Kinect2Scratch – The power of joint tracking in Scratch.

Microsoft Kinect units can be found second hand on eBay for £20 or so, and they are STEM gold.  There are so many amazing pieces of code out there that let you extract the joint info from Kinect and make it ready for other apps in the form of OSC, midi, or raw data  (NI mate is a commercial venture).

One of the best uses of a Microsoft Kinect I’ve seen is with Scanect, a piece of software that lets you map the video data to the distance data in order to make accurate 3d models of small objects, people or rooms rapidly and cheaply.  However, that’s quite an advanced STEM project, and I needed something that could use the power of the Kinect, and combine it with the rapid prototyping and easily accessible code of Scratch.

Using a great piece of software developed by Stephen Howell called Kinect2Scratch,  (http://scratch.saorog.com/ for the download) it’s possible to import skeleton data from the kinect directly into Scratch and use it to code with.  You have to install the Kinect runtime for Windows first, but once running, The Kinect2Scratch program runs in the background, extracts the joint information, and sends it to Scratch.  (setup guide here: http://scratch.saorog.com/setup.pdf)

Mac users have an option that is coded by Kenta Hara:  http://github.com/mactkg/kinect2Scratch4Mac

Once Kinect2SCratch is working in the background, it just chugs away and sends skeleton tracking data to Scratch, with very few issues.  The student reactions to having such profound input into Scratch was incredible.  Within about 20 minutes, they had brainstormed at least 8 different ways of using joint input to make games, animations, presentations.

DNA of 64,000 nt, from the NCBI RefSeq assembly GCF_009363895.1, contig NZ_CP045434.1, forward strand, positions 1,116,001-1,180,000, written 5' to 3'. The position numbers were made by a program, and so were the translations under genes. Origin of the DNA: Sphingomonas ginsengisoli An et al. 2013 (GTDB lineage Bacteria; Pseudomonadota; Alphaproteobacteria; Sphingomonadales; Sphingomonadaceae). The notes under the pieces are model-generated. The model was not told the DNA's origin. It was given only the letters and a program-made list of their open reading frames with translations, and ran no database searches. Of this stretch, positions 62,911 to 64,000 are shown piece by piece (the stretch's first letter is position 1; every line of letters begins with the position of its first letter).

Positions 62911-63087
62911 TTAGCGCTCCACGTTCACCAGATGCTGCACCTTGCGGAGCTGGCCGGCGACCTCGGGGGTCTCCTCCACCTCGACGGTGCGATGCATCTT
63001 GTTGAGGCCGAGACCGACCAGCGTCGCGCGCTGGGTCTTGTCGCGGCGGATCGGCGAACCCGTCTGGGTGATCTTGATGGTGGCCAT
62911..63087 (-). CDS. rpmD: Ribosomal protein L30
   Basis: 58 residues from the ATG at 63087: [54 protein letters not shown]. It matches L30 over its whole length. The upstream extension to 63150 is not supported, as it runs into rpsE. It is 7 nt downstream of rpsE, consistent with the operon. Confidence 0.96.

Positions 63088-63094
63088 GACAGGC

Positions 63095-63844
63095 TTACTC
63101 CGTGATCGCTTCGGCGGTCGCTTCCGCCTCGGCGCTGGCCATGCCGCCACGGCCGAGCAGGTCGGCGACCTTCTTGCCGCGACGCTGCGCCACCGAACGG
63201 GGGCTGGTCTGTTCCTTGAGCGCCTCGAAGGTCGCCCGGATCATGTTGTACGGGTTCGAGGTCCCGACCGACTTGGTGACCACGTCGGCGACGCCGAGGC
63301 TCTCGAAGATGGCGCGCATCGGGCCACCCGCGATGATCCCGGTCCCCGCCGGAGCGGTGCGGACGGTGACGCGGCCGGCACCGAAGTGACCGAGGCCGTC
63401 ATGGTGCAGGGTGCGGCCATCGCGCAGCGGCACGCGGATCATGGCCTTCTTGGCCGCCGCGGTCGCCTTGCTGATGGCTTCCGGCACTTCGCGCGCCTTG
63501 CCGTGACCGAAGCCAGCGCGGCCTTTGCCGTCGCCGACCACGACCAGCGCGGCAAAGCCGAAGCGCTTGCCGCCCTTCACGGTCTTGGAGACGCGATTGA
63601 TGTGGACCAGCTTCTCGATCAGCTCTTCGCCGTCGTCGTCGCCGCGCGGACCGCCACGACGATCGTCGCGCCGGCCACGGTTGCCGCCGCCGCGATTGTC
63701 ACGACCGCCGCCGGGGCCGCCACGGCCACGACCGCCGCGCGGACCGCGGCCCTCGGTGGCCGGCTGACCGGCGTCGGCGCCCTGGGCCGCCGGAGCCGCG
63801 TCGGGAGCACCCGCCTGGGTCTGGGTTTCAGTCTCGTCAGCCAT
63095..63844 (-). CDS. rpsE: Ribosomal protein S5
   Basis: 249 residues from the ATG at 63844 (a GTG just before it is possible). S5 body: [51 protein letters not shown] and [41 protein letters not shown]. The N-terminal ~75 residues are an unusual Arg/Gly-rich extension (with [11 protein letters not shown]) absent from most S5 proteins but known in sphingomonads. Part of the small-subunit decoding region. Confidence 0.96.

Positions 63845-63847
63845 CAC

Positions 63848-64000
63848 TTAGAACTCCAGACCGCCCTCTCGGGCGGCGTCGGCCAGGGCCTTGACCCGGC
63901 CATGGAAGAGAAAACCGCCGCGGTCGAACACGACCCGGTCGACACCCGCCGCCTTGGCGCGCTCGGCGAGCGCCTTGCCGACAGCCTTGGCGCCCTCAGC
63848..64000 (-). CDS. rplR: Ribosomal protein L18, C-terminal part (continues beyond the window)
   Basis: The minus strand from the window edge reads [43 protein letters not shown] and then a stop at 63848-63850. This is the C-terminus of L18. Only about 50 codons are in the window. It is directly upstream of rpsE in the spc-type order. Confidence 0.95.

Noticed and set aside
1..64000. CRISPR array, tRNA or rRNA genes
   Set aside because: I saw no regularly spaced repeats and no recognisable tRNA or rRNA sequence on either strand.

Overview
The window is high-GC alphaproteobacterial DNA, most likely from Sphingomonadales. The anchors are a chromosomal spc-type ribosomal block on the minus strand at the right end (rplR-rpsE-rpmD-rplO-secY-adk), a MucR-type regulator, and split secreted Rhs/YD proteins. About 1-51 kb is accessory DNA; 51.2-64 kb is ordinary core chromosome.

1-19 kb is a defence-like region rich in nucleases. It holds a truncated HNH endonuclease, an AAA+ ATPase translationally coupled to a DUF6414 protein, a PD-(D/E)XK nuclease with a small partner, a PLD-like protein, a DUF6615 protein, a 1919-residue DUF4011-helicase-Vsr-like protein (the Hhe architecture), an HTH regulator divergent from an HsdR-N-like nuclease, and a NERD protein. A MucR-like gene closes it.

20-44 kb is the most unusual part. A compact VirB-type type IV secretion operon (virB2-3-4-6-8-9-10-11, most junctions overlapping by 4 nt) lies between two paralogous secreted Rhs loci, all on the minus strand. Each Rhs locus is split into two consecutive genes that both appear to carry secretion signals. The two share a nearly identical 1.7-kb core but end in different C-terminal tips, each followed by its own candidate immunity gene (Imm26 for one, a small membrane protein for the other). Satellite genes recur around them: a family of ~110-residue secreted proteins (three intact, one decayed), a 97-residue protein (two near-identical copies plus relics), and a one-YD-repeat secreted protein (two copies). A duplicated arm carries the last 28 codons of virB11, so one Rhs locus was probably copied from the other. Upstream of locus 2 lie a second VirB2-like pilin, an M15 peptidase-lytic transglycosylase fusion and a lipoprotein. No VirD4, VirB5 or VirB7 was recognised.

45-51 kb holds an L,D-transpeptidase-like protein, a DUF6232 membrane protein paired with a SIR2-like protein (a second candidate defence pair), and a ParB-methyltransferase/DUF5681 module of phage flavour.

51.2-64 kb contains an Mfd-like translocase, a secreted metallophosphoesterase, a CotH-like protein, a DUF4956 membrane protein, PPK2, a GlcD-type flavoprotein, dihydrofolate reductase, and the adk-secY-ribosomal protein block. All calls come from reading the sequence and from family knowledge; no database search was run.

It comes with some really great sample programs to get you started, but my favourite one was the skeleton tracking.  It uses some crafty code to draw a live skeleton in scratch with very little lag, and puts Kitty Cat’s head on the top.

Over the course of the Purbeck 2014 Scratch Jam, Team Kinect made a game from the bottom up that used the Chest Centre tracking point (Around where the solar plexus is) to control the Horizontal movement of a space ship in a vertical scrolling shooter.  This actually made playing the game a real workout, as to avoid incoming meteorites, you need to move your entire body, ducking and jumping at times!   The ship fires by raising arms to prepare the lasers, and then bringing them below the shoulders to fire.

It’s a great game, with randomised meteorites, good scoring mechanic, menacing score and great workout to boot.

The Project is shared at:

http://scratch.mit.edu/projects/37598364/

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